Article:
To work or not to work? That is the question: whether 'tis nobler to thy gender to suffer the insults that you're not sufficiently committed to the office, feminism or your family, or stop reading articles on the Internet.
First up, former General Electric CEO Jack Welch (who, notably, left the wife and mother of his children after 28 years of marriage, during which she raised his kids), who told a room of mostly women not to expect to get to have time for their families and shit if they want to ever have the corner office. According to Cari Tuna and Joann Lublin of the Wall Street Journal:
"The women who have reached the top of Archer Daniels, of DuPont, I know these women. They've had pretty straight careers," he said in an interview with journalist Claire Shipman, before thousands of HR specialists.
"We'd love to have more women moving up faster," Mr. Welch said. "But they've got to make the tough choices and know the consequences of each one."
Taking time off for family "can offer a nice life," Mr. Welch said, "but the chances of going to the top on that path" are smaller. "That doesn't mean you can't have a nice career," he added.
So, ladies, unless you can get a wife — 'cause, God knows, a husband won't be doing for you what Carolyn Welch did for Jack before he left her for a younger woman — better get used to having a nice little career or not taking time off to spend time with your children.
In Welch's mind, of course, women can make those decisions in a judgment and consequence-free vacuum — you know, like men do all the time! Because, of course, there's always someone else to take care of those kids and no one to judge you for staying at the office every weekend shooting the shit about sports with the boys.
Unsurprisingly, there are some women CEOs that think Jack Welch is full of shit.
But one female CEO disagrees with Mr. Welch. Nancy McKinstry, CEO of Dutch business publisher Wolters Kluwer NV, took a five-month maternity leave when her now 19-year-old son was born and four weeks off after her daughter's birth 13 years ago.
Ms. McKinstry, who has been Wolters' CEO since 2003, says women can "take a couple of years off" to raise children and still become CEO. "But if you take a decade off, you probably aren't going to make it to the top," she says.
She says reaching the top of an organization requires sacrifices, for men as well as women. An American, Ms. McKinstry uprooted her family when she became Wolters' first female and first non-Dutch CEO. Her husband, an anesthesiologist, now splits his time between his job in New York and staying home with their children in the Netherlands.
"I have been successful in business and been successful with a family," she observes. "It requires prioritization."
McKinstry is right: if a woman takes several years off in the midst of a career, studies show that she'll, at best, catch up with her age cohort several years later in terms of income and status attainment but that, in most cases, she's likely to not catch up at all. But McKinstry obviously had an understanding and supportive spouse and enough money (one assumes) to hire people to take care of certain life details that two high-powered people with intense careers would have to have done for them.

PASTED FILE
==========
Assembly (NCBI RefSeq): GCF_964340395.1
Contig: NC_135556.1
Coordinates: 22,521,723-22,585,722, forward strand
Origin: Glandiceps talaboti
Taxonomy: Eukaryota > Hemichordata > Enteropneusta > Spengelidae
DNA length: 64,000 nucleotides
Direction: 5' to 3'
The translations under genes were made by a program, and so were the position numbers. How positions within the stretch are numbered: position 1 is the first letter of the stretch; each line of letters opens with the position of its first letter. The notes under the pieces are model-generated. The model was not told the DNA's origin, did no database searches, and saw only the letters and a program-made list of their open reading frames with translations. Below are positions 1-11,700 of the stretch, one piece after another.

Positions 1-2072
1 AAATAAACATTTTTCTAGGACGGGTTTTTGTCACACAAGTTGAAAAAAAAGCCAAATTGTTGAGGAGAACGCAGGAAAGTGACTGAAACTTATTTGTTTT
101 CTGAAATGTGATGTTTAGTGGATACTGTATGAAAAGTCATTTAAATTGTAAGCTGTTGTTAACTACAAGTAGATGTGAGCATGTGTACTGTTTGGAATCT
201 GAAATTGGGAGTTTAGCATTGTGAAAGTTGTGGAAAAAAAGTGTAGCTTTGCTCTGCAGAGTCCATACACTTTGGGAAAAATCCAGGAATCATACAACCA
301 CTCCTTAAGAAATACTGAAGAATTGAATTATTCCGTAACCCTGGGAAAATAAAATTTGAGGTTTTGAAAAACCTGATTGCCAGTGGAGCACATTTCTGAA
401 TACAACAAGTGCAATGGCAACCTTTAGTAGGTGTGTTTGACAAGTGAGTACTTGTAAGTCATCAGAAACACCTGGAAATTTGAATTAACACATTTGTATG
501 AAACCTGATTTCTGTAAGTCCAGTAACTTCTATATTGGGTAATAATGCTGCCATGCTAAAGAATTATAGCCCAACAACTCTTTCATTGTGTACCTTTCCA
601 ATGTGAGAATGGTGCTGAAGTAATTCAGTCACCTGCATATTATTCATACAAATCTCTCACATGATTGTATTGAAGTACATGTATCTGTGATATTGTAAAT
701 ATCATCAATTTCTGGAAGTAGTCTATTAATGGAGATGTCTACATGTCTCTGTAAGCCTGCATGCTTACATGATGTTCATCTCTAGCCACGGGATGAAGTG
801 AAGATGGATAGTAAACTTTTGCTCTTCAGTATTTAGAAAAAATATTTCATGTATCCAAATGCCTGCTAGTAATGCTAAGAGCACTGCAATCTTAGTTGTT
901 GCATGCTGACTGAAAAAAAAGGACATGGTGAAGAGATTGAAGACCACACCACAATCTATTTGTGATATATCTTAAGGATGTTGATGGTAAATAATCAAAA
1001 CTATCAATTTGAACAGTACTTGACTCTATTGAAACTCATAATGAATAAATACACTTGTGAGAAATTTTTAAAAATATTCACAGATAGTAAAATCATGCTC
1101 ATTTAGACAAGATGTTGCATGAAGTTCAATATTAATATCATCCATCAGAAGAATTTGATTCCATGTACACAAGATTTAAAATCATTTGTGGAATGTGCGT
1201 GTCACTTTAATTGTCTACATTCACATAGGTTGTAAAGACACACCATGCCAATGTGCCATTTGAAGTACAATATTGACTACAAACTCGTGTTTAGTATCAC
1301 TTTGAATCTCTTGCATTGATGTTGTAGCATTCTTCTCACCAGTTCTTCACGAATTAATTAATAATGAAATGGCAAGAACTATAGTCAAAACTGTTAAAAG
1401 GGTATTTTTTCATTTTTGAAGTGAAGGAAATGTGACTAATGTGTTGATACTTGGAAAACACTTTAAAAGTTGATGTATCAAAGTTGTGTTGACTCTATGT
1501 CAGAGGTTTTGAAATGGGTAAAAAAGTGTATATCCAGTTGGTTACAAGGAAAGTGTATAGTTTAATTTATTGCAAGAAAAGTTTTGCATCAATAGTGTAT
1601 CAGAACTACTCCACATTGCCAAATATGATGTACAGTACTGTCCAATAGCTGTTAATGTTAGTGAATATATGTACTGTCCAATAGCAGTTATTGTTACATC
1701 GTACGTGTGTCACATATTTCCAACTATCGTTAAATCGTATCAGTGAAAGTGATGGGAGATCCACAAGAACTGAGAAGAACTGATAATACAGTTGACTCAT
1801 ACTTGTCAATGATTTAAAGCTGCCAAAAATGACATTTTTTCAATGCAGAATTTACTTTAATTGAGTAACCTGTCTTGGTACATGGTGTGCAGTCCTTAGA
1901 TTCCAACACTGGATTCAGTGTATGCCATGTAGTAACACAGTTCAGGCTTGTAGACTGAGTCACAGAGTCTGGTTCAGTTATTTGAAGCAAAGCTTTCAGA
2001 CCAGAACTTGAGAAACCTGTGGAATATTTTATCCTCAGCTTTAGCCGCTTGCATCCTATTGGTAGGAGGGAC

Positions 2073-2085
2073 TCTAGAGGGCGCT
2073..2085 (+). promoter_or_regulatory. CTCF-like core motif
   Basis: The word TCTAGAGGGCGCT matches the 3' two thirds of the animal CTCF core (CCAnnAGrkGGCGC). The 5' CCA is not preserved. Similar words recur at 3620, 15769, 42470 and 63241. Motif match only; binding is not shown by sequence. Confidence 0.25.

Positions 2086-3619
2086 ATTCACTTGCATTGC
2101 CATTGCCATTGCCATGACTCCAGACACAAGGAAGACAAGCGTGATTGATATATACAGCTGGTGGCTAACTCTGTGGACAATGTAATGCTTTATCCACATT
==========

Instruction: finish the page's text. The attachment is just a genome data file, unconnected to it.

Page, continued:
Author Pamela Stone has a different solution than having a spouse that is as supportive of your career (and willing to shoulder more of the child-raising burden): she thinks employers should just have everyone work less, so that women's unwillingness or inability to work more isn't as noticeable to employers making advancement decisions. Because that'll totally insure the equality of outcomes! She says:
Reduce hours for everyone.
I think that the husbands are captive by the same forces of an idea worker model that their wives are. That is why my solution is always to get rid of the ideal worker model and find a way to reduce hours. Because these were not guys who didn't want to be involved with their families. And all studies show that younger generations of men want to be more involved and there is no question that they are, hours-wise, more involved than before.
So, rather than encouraging models and systems that promote gender equity in individual relationships and allow men and women to make those decisions for themselves, the role of the feminist movement should be to reduce the hours men feel obligated (or are allowed to work).
And why, you might ask? Because allowing women to have choices in a society that isn't equal means we're not really capable of making them! That's right: a feminism that allows women to choose is really at fault.
The problem with choice feminism is that it always puts the burden of change on individuals and overlooks the need for social movement. It overlooks the need for change in the workplace and forces people to tailor their lives to workplace realities rather than see themselves as part of a larger group. Choice feminism reinforces the sense that it is "your problem."
I think there is a shortsightedness in ignoring the larger structural inequalities and the larger social realities that still, regrettably, exist. I'd like to say, as a woman of the second wave generation, that we solved all the problems. But we didn't. I think it is sticking one's head in the sand if you don't recognize that choices are constrained.
Hmm, I guess we really should get off the pole and stop believing that our choices are one of the benefits of the feminist movement and recognize that feminism is about denying women the choice to live as they individually see fit and rather proscribing a particular manner of living.